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Reading17-1 (dragged) 4

Reading17-1 (dragged) 4 - treatice Enquiry into Plants of...

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Reading 17-1 5 of the stalk and the celery-like nature of the leaves. It seems clear that silphion is a member of the Umbelliferae or carrot family and probably a Ferula but with more opposite branching in the in fl orescence and a predominantly ribbed stem. Compare the silphion of the Greek coins, the giant fennel of Portugal, and the 19th century drawing of asafoetida ( Ferula narthex Boiss., Ferula asa-foetida Faloner (Fig. 7), a resinous relative, and fi nally Ferula tingitana (Fig. 8), a native ferula of North Africa with which silphion has been identi fi ed by a number of botanists in the last century. Clearly these plants represent closely related species. Note that the representation of Ferula tingitana sug- gests a ribbing of the stem and the fl owering stalk resembles that of the silphion on the coins. The description contained in the writings of the Greek authors of antiquity provides further clues. The earliest detailed description comes from the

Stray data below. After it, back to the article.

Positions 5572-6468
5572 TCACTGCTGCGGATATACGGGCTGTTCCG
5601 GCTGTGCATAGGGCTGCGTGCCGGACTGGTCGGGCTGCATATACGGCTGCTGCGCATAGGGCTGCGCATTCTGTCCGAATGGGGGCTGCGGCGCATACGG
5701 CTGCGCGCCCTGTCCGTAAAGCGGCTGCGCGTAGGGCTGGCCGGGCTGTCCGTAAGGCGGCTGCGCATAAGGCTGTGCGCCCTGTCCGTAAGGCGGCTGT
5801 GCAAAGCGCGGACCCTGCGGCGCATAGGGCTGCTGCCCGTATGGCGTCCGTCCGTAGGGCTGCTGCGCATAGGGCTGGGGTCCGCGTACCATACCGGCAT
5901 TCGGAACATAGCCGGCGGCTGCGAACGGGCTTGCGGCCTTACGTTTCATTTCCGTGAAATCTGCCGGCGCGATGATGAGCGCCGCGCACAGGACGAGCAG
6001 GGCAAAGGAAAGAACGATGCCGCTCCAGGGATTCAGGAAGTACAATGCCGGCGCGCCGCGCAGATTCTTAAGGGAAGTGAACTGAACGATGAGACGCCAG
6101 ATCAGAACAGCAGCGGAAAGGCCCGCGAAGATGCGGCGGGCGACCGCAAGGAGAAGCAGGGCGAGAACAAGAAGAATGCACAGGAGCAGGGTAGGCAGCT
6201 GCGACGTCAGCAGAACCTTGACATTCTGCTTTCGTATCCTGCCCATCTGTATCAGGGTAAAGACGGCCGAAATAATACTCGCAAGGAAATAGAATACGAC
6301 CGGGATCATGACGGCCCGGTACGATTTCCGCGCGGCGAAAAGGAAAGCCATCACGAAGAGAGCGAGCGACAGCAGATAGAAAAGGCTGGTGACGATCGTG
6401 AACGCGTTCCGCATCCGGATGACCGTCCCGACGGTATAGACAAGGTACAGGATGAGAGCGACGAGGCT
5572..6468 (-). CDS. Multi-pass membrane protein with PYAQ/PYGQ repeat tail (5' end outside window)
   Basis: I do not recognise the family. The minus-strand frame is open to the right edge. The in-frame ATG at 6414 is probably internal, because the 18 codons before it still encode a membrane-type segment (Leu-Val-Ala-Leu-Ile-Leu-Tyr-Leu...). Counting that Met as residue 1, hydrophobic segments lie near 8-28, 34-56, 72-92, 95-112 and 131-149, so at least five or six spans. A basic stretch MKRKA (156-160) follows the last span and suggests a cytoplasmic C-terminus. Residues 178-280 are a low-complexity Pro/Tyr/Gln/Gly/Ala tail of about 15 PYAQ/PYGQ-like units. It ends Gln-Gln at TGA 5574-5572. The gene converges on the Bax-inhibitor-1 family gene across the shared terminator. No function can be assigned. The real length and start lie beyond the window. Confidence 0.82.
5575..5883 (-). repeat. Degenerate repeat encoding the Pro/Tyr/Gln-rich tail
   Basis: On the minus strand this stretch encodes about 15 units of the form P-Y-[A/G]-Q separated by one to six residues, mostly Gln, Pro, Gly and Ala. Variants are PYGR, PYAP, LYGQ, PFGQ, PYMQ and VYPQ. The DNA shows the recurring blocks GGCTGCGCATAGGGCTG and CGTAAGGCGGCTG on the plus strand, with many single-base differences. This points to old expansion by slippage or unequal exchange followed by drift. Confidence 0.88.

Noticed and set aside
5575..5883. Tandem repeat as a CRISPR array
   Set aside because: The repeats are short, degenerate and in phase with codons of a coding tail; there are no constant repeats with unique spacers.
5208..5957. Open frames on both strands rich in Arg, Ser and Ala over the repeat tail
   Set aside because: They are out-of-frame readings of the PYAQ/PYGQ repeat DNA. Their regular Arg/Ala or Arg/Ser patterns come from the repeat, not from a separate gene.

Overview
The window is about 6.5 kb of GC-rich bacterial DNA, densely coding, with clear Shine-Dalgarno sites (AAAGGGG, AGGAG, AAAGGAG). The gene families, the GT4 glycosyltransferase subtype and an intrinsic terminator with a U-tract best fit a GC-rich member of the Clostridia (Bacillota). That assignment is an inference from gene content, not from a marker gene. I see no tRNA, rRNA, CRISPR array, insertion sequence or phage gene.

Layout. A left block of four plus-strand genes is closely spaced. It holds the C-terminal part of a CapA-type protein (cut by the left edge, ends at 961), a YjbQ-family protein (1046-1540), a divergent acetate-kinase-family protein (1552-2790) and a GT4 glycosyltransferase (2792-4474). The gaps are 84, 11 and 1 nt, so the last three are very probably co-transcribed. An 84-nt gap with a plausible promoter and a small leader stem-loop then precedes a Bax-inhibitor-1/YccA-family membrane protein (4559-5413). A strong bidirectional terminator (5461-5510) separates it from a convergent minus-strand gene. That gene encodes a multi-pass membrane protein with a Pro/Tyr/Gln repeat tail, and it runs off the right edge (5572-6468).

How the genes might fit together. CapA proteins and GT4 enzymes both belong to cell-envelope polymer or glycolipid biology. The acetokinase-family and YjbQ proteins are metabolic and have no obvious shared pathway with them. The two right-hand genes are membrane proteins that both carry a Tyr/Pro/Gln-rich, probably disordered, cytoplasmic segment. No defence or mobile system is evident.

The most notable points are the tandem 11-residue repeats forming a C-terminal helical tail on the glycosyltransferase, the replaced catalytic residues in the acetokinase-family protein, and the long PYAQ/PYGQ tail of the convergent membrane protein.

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Unformatted text preview: treatice Enquiry into Plants of Theophras-tus of Eresus (372–288 BC), the student and successor of Aristotle. The botanical writings of Aristotle are lost but Aristotle himself may be the source of this most famous of ancient botanical documents. Theophrastus devotes an inordinate amount of attention to silphion and re-fers to it more than a dozen times. From Theophrastus (after the translation of Sir Arthur Hort, VI, III, 1-3) we learn that he thought of silphion as a “ferula-like” plant. He continues: Fig. 6. A beautiful coin from the Cyrenaic city of Barce, ca. 420 BC, portraying silphion on the obverse and the head of Zeus Ammon on the reverse. Fig. 8. Ferula tingitana , a native plant of Northern Af-rica, probably a close relative of silphion, from Curtis’ Botanical Magazine, volume 118, plate 7267, 1892. Fig. 7. Ferula narthex Boiss. ( Ferula asafoetida Falconer) from a 19th century drawing....
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